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Andrea Rossi (economist)
Andrea Rossi was the Director of the Measurement and Human Rights Program at the Kennedy School of Government in the Carr Centre for Human Rights Policy, Harvard University, United States where he was policy Fello He is currently working for the United Nations as Economic and Social Policy Adviser. He has been a United Nations Officer working as advisor on child protection and human migration, migration for the United Nations Children's Fund (UNICEF) headquarters in New York City. He has been a research coordinator at the UNICEF Innocenti Research Centre, Florence working specifically on child trafficking. Mr. Rossi is an economist with a particular focus on development and applied research. He previously worked for the International Labour Organization ILO in the East Africa Area Office, in Tanzania in charge of research and statistics on child labour. External links Carr Center for Human Rights Policy UNICEF Innocenti Research CentreILO International Labour Organization
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Omer Ismail
Omer Gamar-Eldin Ismail ( ar, عمر قمر الدين إسماعيل) is the Prime Minister's Advisor for Global Partnerships and former Ministry of Foreign Affairs (Sudan), Acting Minister of Foreign Affairs in Sudan. He took on this position in the Cabinet reshuffle of July 2020. Personal life Omer was born in the Darfur region of Sudan. After graduating from Khartoum University, he worked as research assistant to Dr. Mansour Khalid, former Sudanese Minister of Foreign Affairs. After fleeing Sudan, he worked for the United Nations in Somalia between 1992 and 1994. Returning to Washington, D.C., he helped found the Sudan Democratic Forum, a think tank of Sudanese intellectuals working for the advancement of democracy in Sudan, as well as co-founding the Darfur Peace and Development Organization to raise awareness about the crisis in his troubled region. Before joining the transitional Sudanese government, Ismail was a humanitarian worker and activist working to publicize War i ...
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Sally Fegan-Wyles
Sally Fegan-Wyles currently serves as the Acting Head of the United Nations Institute for Training and Research (UNITAR). She was appointed to this position by the United Nations Secretary-General Ban Ki-moon on 10 September 2012. Prior to this, she was Senior Adviser on System-Wide Coherence in the Office of the Deputy Secretary-General of the United Nations. Previously, she served as Director of the UN Development Group Office (UNDG), responsible for guiding and supporting the UN's reform efforts at the country level. She was Policy Fellow at the Kennedy School of Government in the Carr Centre for Human Rights Policy, Harvard University, United States, U.S.. She has been a UN staff member for 28 years, mainly working in Africa as UNICEF Representative (Liberia, Uganda, Zimbabwe) or UN Resident Coordinator (Tanzania). As Director of the UNDG, she is responsible for policy support to the UN Country Team and the UN Resident Coordinator in 134 countries, and for the implementation ...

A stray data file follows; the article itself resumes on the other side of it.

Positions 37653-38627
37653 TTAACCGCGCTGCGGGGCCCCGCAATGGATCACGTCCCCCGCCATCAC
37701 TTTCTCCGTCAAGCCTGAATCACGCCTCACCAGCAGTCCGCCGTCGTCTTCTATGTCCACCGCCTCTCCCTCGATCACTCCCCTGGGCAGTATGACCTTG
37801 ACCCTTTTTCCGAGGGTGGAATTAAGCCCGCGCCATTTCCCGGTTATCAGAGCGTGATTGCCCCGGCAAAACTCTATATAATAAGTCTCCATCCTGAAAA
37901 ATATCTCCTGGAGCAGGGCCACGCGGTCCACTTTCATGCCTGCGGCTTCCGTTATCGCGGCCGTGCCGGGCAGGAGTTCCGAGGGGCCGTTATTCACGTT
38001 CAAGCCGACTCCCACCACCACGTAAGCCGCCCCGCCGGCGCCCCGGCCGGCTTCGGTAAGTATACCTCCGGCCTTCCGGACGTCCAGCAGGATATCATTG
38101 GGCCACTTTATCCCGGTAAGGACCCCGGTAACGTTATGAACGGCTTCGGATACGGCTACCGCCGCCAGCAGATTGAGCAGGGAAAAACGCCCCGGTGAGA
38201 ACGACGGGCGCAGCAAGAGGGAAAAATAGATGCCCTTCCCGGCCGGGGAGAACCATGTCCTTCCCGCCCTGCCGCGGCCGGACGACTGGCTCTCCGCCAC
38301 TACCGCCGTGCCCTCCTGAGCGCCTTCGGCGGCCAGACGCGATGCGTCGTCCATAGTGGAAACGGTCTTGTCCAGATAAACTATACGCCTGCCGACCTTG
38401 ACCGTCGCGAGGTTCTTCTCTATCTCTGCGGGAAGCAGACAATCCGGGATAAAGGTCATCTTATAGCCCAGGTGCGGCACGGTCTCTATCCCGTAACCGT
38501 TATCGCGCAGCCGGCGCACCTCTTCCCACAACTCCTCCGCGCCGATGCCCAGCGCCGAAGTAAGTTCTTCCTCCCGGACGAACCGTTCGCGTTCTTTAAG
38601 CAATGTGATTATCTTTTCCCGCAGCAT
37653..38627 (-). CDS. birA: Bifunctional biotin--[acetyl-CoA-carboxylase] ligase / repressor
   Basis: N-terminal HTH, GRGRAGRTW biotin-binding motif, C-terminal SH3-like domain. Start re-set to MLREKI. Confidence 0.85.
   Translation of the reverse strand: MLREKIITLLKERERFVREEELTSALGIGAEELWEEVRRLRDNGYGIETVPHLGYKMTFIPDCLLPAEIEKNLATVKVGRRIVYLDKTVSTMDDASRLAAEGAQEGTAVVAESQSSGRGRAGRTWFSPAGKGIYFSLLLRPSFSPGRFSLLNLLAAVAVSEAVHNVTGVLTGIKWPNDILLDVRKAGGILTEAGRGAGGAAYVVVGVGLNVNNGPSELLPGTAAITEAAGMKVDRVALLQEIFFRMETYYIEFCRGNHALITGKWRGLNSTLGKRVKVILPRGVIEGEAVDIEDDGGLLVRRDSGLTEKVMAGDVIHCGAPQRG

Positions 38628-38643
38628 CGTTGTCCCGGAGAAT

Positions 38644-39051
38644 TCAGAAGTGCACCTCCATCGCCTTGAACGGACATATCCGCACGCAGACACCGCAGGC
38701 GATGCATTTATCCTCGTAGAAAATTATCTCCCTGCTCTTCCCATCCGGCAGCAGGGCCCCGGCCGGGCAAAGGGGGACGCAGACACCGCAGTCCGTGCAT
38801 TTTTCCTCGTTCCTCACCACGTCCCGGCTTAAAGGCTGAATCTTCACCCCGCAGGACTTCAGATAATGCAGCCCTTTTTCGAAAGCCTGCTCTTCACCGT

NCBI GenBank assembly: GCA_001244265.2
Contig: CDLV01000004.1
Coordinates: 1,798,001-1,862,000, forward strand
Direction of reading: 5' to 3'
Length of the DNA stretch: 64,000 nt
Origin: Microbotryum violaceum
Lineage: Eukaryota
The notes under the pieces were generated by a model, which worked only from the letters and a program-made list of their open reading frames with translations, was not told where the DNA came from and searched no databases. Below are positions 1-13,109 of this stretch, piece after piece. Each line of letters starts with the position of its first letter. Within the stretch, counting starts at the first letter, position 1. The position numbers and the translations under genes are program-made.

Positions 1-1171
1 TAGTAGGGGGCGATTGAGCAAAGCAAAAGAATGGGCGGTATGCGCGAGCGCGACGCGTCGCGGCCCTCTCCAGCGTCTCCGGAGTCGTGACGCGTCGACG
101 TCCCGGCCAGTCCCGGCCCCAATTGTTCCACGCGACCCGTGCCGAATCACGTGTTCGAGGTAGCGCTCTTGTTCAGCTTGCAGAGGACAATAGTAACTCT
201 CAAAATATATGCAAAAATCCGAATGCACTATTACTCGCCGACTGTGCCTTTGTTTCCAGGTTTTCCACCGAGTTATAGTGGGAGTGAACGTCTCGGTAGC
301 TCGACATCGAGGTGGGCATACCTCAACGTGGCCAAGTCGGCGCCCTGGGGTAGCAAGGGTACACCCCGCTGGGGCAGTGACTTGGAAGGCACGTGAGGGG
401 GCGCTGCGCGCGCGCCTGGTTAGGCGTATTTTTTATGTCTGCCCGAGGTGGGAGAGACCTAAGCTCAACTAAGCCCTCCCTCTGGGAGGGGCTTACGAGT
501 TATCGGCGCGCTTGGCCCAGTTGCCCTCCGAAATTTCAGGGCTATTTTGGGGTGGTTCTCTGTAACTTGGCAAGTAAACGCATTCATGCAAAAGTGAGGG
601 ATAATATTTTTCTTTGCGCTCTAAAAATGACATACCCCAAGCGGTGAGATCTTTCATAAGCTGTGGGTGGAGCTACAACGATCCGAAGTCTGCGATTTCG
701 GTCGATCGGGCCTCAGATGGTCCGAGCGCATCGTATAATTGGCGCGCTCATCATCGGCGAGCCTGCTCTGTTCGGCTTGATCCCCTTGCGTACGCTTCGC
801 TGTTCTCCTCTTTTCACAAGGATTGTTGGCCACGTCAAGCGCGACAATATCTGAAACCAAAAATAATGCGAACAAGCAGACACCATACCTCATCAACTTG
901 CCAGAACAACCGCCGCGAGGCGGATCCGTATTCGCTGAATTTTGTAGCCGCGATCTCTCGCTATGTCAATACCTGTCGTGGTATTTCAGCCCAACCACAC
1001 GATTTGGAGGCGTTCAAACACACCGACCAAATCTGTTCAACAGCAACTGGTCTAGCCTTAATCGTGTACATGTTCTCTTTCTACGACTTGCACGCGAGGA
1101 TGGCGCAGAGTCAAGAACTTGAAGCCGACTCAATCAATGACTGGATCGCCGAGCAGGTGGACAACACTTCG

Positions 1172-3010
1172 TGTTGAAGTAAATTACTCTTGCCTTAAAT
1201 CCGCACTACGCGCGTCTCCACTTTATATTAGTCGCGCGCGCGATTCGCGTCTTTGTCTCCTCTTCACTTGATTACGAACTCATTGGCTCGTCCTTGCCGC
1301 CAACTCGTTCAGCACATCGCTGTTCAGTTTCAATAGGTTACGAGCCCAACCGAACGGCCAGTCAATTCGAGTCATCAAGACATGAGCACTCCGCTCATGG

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Caroline Elkins
Caroline Elkins (born 1969) is a professor of history History (from Greek#REDIRECT Greek Greek may refer to: Greece Anything of, from, or related to Greece Greece ( el, Ελλάδα, , ), officially the Hellenic Republic, is a country located in Southeast Europe. Its population is approxima ... and African and African American Studies at Harvard University Harvard University is a private Private or privates may refer to: Music * "In Private "In Private" was the third single in a row to be a charting success for United Kingdom, British singer Dusty Springfield, after an absence of nearly t ..., a visiting professor of business administration at Harvard Business School, and the founding director of Harvard's Center for African Studies. Her book, '' Imperial Reckoning: The Untold Story of Britain's Gulag in Kenya'' (2005), won the 2006 Pulitzer Prize for General Nonfiction. It was also the basis for successful claims by former Mau Mau The Mau Mau Upris ...
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Roméo Dallaire
Roméo Antonius Dallaire, (born June 25, 1946) is a Canadian humanitarian, author, retired Senate of Canada, senator and Canadian Armed Forces, Canadian Forces Lieutenant-general (Canada), lieutenant-general. Dallaire served as force commander of United Nations Assistance Mission for Rwanda, UNAMIR, the ill-fated United Nations peacekeeping force for Rwanda between 1993 and 1994, and attempted to stop Rwandan genocide, the genocide that was being waged by Hutu extremists against the Tutsi people and Hutu moderates. Dallaire founded The Roméo Dallaire Child Soldiers Initiative to help prevent the recruitment and use of child soldiers. He is a senior fellow at the Montreal Institute for Genocide and Human Rights Studies (MIGS) and co-director of the W2I, Will to Intervene Project which published a policy recommendation report, "Mobilizing the Will to Intervene: Leadership and Action to Prevent Mass Atrocities". Early life and education Dallaire was born in 1946 in Denekamp, Nethe ...
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William Arkin
William M. Arkin (born May 15, 1956) is an American political commentator, best-selling author, journalist, activist, blogger, and former United States Army soldier. He has previously served as a military affairs analyst for the ''Los Angeles Times'', ''The Washington Post'', and ''The New York Times''. Biography Arkin was born in New York City in 1956. After attending public school in Manhattan, he briefly attended New York University before dropping out to enlist in the military shortly after his eighteenth birthday. Work Arkin served in United States Army, U.S. Army intelligence from 1974 to 1978, and was stationed in West Berlin. After leaving the Army, co-authored four volumes of the Nuclear Weapons Databook series for the Natural Resources Defense Council, reference books on nuclear weapons. Volume II revealed locations of all U.S. and foreign nuclear bases worldwide and was condemned by the Presidency of Ronald Reagan, Reagan Administration. The administration sought the ...